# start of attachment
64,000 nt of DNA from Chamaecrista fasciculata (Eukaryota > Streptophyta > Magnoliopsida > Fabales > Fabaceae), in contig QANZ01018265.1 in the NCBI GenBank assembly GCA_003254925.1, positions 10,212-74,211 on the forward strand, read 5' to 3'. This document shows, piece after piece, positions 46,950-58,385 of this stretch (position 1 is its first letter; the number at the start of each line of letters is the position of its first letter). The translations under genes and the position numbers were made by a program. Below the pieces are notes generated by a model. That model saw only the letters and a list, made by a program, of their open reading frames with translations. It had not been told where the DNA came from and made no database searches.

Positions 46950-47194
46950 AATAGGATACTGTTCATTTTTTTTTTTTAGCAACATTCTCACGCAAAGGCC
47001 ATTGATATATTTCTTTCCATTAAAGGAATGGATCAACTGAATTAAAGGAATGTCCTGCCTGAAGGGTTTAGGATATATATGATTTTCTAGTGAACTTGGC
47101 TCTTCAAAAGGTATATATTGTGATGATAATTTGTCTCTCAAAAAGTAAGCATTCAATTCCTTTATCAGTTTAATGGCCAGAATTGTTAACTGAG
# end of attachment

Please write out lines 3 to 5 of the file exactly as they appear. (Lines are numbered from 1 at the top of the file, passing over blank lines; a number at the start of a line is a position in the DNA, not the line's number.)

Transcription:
46950 AATAGGATACTGTTCATTTTTTTTTTTTAGCAACATTCTCACGCAAAGGCC
47001 ATTGATATATTTCTTTCCATTAAAGGAATGGATCAACTGAATTAAAGGAATGTCCTGCCTGAAGGGTTTAGGATATATATGATTTTCTAGTGAACTTGGC
47101 TCTTCAAAAGGTATATATTGTGATGATAATTTGTCTCTCAAAAAGTAAGCATTCAATTCCTTTATCAGTTTAATGGCCAGAATTGTTAACTGAG